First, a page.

Bloomberg has an interesting feature tracking how various companies did on their climate goals. The results are predictably mixed, with some winners (Sony, Levi Strauss, Target) and some losers (Staples???). Among automakers, Honda and BMW did so-so, Volvo did fine and GM was a bit all over the place.
But that was just among the companies that self-report, since a lot of them don’t.
Bloomberg Green analyzed 187 different climate pledges meant to be voluntarily fulfilled by 2020 or earlier. The good news is that most of these pledges—138, so far—have already been met or appear on track by year-end, in part because many companies set modest goals.
More concerning is that for a tenth of these goals, the businesses would not provide data on their progress. Thousands of the biggest global companies still don’t reliably publish data on climate risks or set targets to reduce them.
None of the companies who made five-year pledges could have predicted a once-in-a-century pandemic. The economic fallout from Covid-19 may put some shorter-term emissions goals in reach as cities shut down and factories stop churning, but the worldwide dip in carbon emissions will be temporary. Data collected for this project were mostly drawn from 2019, which doesn’t reflect the pandemic’s impact. The analysis excludes targets that have been revised significantly since 2015.
With fewer visitors to Las Vegas, for instance, MGM Resorts International has significantly reduced energy consumption at the largest casino and hotel complex on the city’s famous strip. Corporate travel has essentially ground to a halt, which will help biotech company Genentech far exceed its modest goal of reducing transport emissions by 10% from 2010 and professional-services firm KPMG surpass its target for reducing emissions per employee in its U.S. unit.
That measure had been rising sharply before the pandemic—up 56% since 2015—putting the company on track to miss its goal. But because of global travel restrictions, the company estimates it will now exceed its target. KPMG said it is “looking to lock in many of the sustainability gains we’ve made as a result of the pandemic,” which will move it closer to a commitment to reach net-zero emissions by 2030.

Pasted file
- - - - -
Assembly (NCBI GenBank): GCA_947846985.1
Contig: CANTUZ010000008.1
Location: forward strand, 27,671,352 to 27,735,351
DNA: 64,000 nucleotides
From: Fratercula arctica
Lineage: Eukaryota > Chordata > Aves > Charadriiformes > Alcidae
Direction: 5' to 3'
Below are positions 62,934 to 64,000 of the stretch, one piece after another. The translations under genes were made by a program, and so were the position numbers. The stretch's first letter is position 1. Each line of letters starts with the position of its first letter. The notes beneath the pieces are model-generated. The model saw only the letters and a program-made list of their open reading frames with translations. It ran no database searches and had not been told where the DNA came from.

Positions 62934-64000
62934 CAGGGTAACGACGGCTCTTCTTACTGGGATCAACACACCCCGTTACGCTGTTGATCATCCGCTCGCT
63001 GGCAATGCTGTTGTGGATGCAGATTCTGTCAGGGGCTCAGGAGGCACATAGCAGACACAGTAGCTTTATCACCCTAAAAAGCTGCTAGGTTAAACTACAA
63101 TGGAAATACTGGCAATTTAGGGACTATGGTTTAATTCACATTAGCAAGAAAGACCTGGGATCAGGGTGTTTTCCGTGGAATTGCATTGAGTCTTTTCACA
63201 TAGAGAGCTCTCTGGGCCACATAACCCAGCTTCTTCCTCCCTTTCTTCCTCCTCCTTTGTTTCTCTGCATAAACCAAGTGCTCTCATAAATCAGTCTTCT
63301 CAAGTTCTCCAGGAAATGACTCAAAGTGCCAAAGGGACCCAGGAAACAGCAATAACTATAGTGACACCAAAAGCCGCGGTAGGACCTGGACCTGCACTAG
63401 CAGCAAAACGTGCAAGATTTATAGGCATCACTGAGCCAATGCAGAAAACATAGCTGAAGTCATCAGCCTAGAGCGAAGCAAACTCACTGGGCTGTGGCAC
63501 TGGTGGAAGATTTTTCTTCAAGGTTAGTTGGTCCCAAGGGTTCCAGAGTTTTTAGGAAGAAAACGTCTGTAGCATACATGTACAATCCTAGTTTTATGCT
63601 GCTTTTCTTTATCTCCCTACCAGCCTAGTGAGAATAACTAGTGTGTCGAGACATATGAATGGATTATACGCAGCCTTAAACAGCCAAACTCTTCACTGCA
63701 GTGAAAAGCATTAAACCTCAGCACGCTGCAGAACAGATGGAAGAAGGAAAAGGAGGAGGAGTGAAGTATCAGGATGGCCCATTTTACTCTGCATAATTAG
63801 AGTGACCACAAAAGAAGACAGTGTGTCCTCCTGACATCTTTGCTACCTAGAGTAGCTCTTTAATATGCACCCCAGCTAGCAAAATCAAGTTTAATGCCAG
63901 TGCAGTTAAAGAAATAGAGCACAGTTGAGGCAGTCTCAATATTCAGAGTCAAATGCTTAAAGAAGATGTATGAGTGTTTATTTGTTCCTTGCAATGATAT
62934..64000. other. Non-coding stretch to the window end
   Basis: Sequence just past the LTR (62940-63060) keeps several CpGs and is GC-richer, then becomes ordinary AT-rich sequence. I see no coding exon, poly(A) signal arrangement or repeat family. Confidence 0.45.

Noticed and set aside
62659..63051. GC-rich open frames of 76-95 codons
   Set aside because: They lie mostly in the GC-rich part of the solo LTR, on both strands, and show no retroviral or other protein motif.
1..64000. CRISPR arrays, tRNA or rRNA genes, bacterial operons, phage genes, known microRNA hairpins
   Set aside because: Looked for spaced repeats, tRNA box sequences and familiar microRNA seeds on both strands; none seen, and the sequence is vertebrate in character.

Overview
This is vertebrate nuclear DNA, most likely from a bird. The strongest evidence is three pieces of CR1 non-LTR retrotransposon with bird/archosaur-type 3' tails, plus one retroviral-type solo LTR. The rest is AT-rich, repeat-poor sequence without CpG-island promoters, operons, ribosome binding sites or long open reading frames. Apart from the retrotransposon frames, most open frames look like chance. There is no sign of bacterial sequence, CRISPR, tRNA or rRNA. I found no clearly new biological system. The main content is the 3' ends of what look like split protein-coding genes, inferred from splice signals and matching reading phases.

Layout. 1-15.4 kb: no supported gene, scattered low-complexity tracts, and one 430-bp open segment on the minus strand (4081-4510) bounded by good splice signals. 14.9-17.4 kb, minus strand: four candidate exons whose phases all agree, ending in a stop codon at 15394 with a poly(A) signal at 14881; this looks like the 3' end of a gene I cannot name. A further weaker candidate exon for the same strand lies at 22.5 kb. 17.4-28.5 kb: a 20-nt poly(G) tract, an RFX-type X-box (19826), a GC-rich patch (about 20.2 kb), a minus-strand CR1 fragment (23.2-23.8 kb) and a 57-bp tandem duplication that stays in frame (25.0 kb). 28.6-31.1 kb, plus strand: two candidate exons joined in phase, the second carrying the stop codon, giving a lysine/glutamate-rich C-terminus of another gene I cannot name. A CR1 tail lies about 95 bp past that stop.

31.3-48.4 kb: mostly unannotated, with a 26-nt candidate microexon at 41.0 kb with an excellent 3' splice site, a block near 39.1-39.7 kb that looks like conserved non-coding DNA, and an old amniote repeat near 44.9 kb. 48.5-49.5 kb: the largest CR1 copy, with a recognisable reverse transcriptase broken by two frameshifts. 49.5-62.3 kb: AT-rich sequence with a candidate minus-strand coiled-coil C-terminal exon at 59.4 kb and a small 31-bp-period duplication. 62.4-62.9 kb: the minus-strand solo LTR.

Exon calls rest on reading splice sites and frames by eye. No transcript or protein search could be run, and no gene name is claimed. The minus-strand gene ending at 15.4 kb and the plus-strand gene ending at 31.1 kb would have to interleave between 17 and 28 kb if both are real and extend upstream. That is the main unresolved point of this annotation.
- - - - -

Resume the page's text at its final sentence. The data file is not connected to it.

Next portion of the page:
Saving the planet will never get done with individual companies making their own climate goals according to their own assessments of what needs to be done, because that is mostly marketing. Instead, we’ll need broad and swift action on the governmental level. You know, good old-fashioned regulations.
Automotive News has some background:
The announcement is part of several personnel changes aimed at strengthening the Hyundai Motor Group as it expands into new areas of autonomous driving, robotics and urban air mobility.
The move follows Hyundai’s recent purchase of a controlling stake in U.S. robotics firm Boston Dynamics for $1.1 billion and its creation of a new hydrogen fuel cell brand.
Aside from heading the Genesis premium marque, Chang also leads the automaker’s Korea Business Division and its so-called People & Business Operation Support Division.
In that role, he has been reforming Hyundai’s business culture to make it less top-down and more dynamic, agile and creative to stay ahead of rapidly changing industry trends.
Baidu is a Chinese internet company that runs one of the biggest search engines in the world. But it has lots of other businesses, and maybe soon that list will include electric cars.
China’s Baidu Inc is considering making its own electric vehicles and has held talks with automakers about the possibility, three people with knowledge of the matter said, the latest move in a race among tech firms to develop smart cars.
The search-engine leader, which also develops autonomous driving technology and internet connectivity infrastructure, is considering contract manufacturing, one of the people said, or creating a majority-owned venture with automakers.
The initiative would be a step up from internet peers such as Tencent Holdings Ltd, Amazon.com Inc and Alphabet Inc, which have also developed auto-related technology or invested in smart-car startups.
Baidu has held preliminary talks - without reaching any decisions - with automakers including Zhejiang Geely Holding Group Co Ltd, Guangzhou Automobile Group Co Ltd (GAC) and China FAW Group Corp Ltd’s Hongqi, on a possible venture, the people said.
The electric-car scene in China really feels like the internal combustion engine car scene here a century ago. Lots of contenders, lots of pretenders, lots of people just throwing stabs in the dark. Most of them, of course, won’t make it.
I can’t recommend All The Money In The World highly enough, though I am a Ridley Scott stan through and through.
I recently topped off the air on my spare tire, which was satisfying. Whatever happened to spare tires? They were a good idea. Now we have run-flats and goo, neither particularly great.